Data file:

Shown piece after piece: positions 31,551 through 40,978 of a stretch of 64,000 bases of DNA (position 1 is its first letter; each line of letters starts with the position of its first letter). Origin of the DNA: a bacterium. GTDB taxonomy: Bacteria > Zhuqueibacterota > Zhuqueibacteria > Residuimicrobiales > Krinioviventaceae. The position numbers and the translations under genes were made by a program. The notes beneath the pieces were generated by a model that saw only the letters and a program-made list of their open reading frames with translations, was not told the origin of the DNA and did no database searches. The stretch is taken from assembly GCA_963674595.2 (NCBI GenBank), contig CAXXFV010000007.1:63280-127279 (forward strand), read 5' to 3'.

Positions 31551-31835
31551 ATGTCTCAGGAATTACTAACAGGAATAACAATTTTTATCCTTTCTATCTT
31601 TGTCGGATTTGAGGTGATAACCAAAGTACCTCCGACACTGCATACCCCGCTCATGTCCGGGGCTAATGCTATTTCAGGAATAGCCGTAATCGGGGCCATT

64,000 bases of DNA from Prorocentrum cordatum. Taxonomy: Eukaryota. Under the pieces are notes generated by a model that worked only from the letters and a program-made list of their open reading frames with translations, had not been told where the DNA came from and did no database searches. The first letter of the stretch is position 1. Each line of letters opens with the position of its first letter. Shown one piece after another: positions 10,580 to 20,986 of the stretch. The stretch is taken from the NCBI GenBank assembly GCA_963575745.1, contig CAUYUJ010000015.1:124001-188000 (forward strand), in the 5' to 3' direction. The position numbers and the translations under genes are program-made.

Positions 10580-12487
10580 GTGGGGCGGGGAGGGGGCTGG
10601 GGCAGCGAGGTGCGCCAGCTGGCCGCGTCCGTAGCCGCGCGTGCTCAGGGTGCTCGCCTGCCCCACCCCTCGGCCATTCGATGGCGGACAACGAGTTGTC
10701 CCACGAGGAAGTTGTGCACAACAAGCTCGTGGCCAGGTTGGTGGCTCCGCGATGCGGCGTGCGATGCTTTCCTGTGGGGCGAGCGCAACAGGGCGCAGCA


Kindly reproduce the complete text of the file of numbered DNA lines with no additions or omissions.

Shown piece after piece: positions 31,551 through 40,978 of a stretch of 64,000 bases of DNA (position 1 is its first letter; each line of letters starts with the position of its first letter). Origin of the DNA: a bacterium. GTDB taxonomy: Bacteria > Zhuqueibacterota > Zhuqueibacteria > Residuimicrobiales > Krinioviventaceae. The position numbers and the translations under genes were made by a program. The notes beneath the pieces were generated by a model that saw only the letters and a program-made list of their open reading frames with translations, was not told the origin of the DNA and did no database searches. The stretch is taken from assembly GCA_963674595.2 (NCBI GenBank), contig CAXXFV010000007.1:63280-127279 (forward strand), read 5' to 3'.

Positions 31551-31835
31551 ATGTCTCAGGAATTACTAACAGGAATAACAATTTTTATCCTTTCTATCTT
31601 TGTCGGATTTGAGGTGATAACCAAAGTACCTCCGACACTGCATACCCCGCTCATGTCCGGGGCTAATGCTATTTCAGGAATAGCCGTAATCGGGGCCATT

64,000 bases of DNA from Prorocentrum cordatum. Taxonomy: Eukaryota. Under the pieces are notes generated by a model that worked only from the letters and a program-made list of their open reading frames with translations, had not been told where the DNA came from and did no database searches. The first letter of the stretch is position 1. Each line of letters opens with the position of its first letter. Shown one piece after another: positions 10,580 to 20,986 of the stretch. The stretch is taken from the NCBI GenBank assembly GCA_963575745.1, contig CAUYUJ010000015.1:124001-188000 (forward strand), in the 5' to 3' direction. The position numbers and the translations under genes are program-made.

Positions 10580-12487
10580 GTGGGGCGGGGAGGGGGCTGG
10601 GGCAGCGAGGTGCGCCAGCTGGCCGCGTCCGTAGCCGCGCGTGCTCAGGGTGCTCGCCTGCCCCACCCCTCGGCCATTCGATGGCGGACAACGAGTTGTC
10701 CCACGAGGAAGTTGTGCACAACAAGCTCGTGGCCAGGTTGGTGGCTCCGCGATGCGGCGTGCGATGCTTTCCTGTGGGGCGAGCGCAACAGGGCGCAGCA